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Harvey v. Great Circle

United States District Court, E.D. Missouri, Eastern Division

June 16, 2017

KYLE HARVEY, Natural and Biological Father of A.K.H., a Minor Deceased, Plaintiff,
v.
GREAT CIRCLE, Defendant.

          MEMORANDUM AND ORDER [1]

          NANNETTE A. BAKER NANNETTE A. BAKER UNITED STATES MAGISTRATE JUDGE

         This matter is before the Court on Defendant Great Circle's Motion to Dismiss Plaintiff's Complaint for Failure to State a Claim Upon Which Relief Can be Granted. [Doc. 5.] Plaintiff has not filed a response and the time to do so has passed. Plaintiff recently filed a Motion for Rule 26 Conference to “expedite the matter to trial.” [Doc. 10.] For the following reasons, the Court will grant Defendant's Motion to Dismiss and deny as moot Plaintiff's Motion for Rule 26 Conference.

         I. Procedural Background

         Plaintiff Kyle Harvey (“Harvey”) filed this action against Defendant Great Circle for the wrongful death of Harvey's child A.K.H., who is deceased. (Compl. ¶ 1.) In the Complaint, Harvey contends that the Jefferson County Children's Division (“JCCD”) had custody of his children, including A.K.H. beginning December 14, 2015. (Compl. ¶ 8.) JCCD hired Great Circle to provide counseling, evaluation, and investigation services regarding the assessment and facilitation of returning Harvey's children to their mother's home. (Compl. ¶¶ 9-10.) Harvey alleges that the children's mother shared her home with William Harris. (Compl. ¶ 11.) On October 7, 2015, Great Circle, through one of its employees, filed a report in the Circuit Court of Jefferson County, Missouri, indicating that there were reports of repeated physical abuse and injury against A.K.H. while in her mother's home and that Harris was a suspect in causing A.K.H.'s injuries. (Compl. ¶¶ 12-15.) As a result of the alleged abuse, Harvey's children were removed from their mother's residence. (Compl. ¶ 16.) Harvey alleges that Great Circle recommended that all of the children, including A.K.H., be returned to their mother's residence and the children were returned to their mother's custody on February 26, 2016. (Compl. ¶¶ 17-18.) On March 17, 2016, Harvey alleges that A.K.H. was strangled by Harris and died. (Compl. ¶ 22.)

         Harvey alleges that at the time of its recommendation for reunification, Defendant knew or should have known that Harris continued to live with the mother and was an active heroin user. (Compl. ¶ 20.) Harvey also alleges that Great Circle did not perform any evaluation, screening, or additional investigation of Harris before recommending reunification. (Compl. ¶ 21.) Therefore, Harvey alleges that Great Circle breached its duty of care to A.K.H. and Great Circle's negligence was the direct and proximate cause of A.K.H.'s death. (Compl. ¶¶ 25-27.)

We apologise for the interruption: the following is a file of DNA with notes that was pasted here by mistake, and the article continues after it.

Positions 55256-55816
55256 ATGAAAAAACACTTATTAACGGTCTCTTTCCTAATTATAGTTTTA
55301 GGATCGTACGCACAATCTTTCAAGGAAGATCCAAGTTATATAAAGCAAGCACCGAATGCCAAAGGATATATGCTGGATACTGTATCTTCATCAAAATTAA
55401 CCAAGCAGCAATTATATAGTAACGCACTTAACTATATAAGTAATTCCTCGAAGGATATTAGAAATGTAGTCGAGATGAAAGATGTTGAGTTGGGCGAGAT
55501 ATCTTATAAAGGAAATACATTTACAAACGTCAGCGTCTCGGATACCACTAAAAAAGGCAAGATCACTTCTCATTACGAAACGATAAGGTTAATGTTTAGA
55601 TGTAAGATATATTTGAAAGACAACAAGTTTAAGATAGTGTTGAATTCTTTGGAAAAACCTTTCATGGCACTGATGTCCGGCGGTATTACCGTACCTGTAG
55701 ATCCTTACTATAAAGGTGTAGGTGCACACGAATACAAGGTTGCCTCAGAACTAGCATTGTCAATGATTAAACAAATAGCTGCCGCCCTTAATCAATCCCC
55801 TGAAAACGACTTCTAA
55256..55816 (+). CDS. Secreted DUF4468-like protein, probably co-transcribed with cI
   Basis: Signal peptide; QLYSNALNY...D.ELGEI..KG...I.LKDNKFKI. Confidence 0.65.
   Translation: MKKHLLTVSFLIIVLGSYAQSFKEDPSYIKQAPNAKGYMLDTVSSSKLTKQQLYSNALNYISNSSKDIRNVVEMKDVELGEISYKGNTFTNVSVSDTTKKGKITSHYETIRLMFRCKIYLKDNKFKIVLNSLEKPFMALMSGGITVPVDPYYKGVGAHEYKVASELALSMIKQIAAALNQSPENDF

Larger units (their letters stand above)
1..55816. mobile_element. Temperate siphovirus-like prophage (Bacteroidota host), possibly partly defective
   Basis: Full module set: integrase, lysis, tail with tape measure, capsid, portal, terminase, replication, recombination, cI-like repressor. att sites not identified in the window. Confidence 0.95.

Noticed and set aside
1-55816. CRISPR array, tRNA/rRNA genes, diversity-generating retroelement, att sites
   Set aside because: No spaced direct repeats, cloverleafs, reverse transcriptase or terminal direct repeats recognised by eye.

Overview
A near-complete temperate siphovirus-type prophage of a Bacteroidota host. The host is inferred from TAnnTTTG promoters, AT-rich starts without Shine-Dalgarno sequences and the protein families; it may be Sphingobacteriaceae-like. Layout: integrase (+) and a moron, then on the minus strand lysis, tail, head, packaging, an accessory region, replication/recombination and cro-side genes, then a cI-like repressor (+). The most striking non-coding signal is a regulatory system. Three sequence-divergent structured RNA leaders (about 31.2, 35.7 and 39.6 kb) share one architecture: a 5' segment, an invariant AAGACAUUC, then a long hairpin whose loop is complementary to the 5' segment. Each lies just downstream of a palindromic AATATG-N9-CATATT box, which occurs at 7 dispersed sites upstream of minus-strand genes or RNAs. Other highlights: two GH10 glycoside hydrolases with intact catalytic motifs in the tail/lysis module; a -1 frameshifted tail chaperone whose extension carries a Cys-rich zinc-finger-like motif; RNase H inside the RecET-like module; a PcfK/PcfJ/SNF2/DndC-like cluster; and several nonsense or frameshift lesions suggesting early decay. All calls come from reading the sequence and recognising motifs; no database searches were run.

On April 14, 2017, Great Circle filed a Motion to Dismiss and Harvey has not responded to the motion.

         II. Standard of Review

         A defendant may file a motion to dismiss for failure to state a claim upon which relief can be granted. Fed.R.Civ.P. 12(b)(6). “To survive a motion to dismiss, a complaint must contain sufficient factual matter, accepted as true, to state a claim to relief that is plausible on its face.” Ashcroft v. Iqbal, 556 U.S. 662, 678 (2009) (citing Bell Atlantic Corp. v. Twombly, 550 U.S. 544, 570 (2007)). “A claim has facial plausibility when the plaintiff pleads factual content that allows the court to draw the reasonable inference that the defendant is liable for the misconduct alleged.” Iqbal, 556 U.S. at 678. “While a complaint attacked by a Rule 12(b)(6) motion to dismiss does not need detailed factual allegations, a plaintiff's obligation to provide the grounds for entitlement to relief [as required in Fed. R. Civ. P 8(a)] require more than labels and conclusions, and formulaic recitation of the elements of a cause of action will not do.” Twombly, 550 U.S. at 555 (internal citations omitted). “Factual allegations must be enough to raise a right to relief above the speculative level.” Id. Also, “while legal conclusions can provide the framework of a complaint, they must be supported by factual allegations.” Iqbal, 556 U.S. at 679. “When there are well-pleaded factual allegations, a court should assume their veracity and then determine whether they plausibly give rise to an entitlement to relief.” Id.

         III. Discussion

         Great Circle contends that it has immunity from liability under Missouri law, which applies in this case.[2] Great Circle alleges that two statutes provide qualified immunity from the claims in this action. The first statute at issue is Mo. Rev. Stat. § 210.114, which states:

Except as otherwise provided in section 207.085, a private contractor as defined in subdivision (4) of section 210.110 with the children's division that receives state moneys from the division or the department for providing services to children and their families shall have qualified immunity from civil liability for providing such services when the child is not in the physical care of such private contractor to the same extent that the children's division has qualified immunity from civil liability when the division or department directly provides such services.

Mo. Rev. Stat. § 210.114.1. Qualified immunity does not apply

if a private contractor … knowingly violates a stated or written policy of the division, any rule promulgated by the division, or any state law directly related to child abuse and neglect, or any state law directly related to the child abuse and neglect activities of the division or any local ordinance relating to the safety condition of the property.

Mo. Rev. Stat. § 210.114.2. This exception is more fully described in Mo. Rev. Stat. § ...


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